Shared custody, with both parents playing a role in the daily lives of the children, is typically the best solution in a divorce involving minor children in Texas. Provided that you can both secure housing in the same community where you previously lived together and can maintain your jobs or find new ones nearby, you and your ex can continue to be there for your children as they grow and mature.
Unfortunately, when personal, familial, financial or romantic circumstances change drastically, your ex may want to move out of the city, out of the county, out of Texas or even out of the United States. A drastic relocation could certainly impact your ability to spend time with your children. If your ex has started to discuss relocating, you will likely want to know what your rights are under Texas family law.
The courts expect your ex to report the move and ask for approval
Any change to the parenting plan requires formal approval. Typically, the courts will have some kind of limit on relocation included in the custody order issued with the divorce decree. If your ex wants to move to a place outside of the location distance covered in those documents, the courts will have to review that potential move and determine whether it is in the best interests of the children.
For a long time, there was a presumption that a move by the parent with primary custody would always be in the best interests of the children. These days, the courts want to know the motive for the move and will carefully consider how such a move will impact the children and their other relationships.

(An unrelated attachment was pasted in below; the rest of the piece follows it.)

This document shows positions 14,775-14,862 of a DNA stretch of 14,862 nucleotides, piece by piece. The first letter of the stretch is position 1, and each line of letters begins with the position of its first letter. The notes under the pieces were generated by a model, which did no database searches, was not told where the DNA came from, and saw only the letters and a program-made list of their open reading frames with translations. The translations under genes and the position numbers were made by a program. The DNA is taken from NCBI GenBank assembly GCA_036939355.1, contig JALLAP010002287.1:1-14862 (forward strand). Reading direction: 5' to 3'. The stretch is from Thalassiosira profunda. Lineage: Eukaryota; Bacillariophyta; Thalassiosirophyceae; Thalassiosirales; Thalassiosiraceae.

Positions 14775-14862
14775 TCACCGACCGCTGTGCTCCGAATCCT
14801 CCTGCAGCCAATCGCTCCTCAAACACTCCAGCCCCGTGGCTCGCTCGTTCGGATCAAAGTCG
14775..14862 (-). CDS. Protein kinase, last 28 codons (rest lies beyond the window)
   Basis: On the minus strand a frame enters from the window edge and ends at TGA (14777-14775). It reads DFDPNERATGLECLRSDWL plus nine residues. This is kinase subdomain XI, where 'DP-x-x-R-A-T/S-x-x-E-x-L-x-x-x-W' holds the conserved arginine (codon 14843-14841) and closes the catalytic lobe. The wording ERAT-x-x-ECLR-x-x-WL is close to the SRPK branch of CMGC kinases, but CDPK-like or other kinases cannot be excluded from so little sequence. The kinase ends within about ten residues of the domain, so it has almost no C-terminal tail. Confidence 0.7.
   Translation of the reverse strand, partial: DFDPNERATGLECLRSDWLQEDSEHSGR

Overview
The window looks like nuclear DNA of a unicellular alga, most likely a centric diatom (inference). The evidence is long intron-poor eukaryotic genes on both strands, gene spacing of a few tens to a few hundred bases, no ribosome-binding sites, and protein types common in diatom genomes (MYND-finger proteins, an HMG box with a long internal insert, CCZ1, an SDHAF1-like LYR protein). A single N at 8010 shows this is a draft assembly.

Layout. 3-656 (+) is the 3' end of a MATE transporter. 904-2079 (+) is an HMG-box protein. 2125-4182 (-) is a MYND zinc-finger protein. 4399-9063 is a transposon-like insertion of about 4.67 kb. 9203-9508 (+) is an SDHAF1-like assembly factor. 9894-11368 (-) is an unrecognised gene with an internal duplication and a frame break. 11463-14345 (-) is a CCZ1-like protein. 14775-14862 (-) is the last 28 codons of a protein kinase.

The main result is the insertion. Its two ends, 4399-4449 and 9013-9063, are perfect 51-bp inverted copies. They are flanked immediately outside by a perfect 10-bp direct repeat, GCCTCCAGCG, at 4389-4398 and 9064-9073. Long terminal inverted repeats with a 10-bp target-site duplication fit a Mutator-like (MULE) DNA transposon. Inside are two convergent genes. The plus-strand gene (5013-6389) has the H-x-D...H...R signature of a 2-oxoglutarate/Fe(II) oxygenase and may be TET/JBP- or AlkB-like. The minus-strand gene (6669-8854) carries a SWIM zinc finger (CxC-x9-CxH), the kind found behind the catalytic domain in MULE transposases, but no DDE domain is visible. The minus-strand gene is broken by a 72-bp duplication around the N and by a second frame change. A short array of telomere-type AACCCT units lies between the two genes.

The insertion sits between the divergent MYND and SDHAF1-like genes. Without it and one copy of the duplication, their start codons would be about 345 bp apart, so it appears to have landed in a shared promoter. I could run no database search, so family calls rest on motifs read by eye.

In some cases, the courts may decline to approve the relocation of the children, thereby necessitating substantial changes to the initial parenting plan. You could receive primary custody, with your ex receiving longer-term visitation during summer vacation and alternating holidays. It’s also possible that if the courts decline to allow the relocation, your ex will choose to stay in the area instead of moving and limiting their time with the children.
Moving without court approval is parental kidnapping
Having your child wind up somewhere that you can’t access them is perhaps the most frightening thing that could happen after a divorce. If you suspect potential parental kidnapping, you can ask the courts to intervene by changing the parenting plan now. If your ex does travel out of the state or country with your children, you may have to ask the courts to take action.
Asking for enforcement and responding in a timely manner to court summons regarding a potential parental relocation are two of the most important things you can do to protect your relationship with your children from a long-distance move.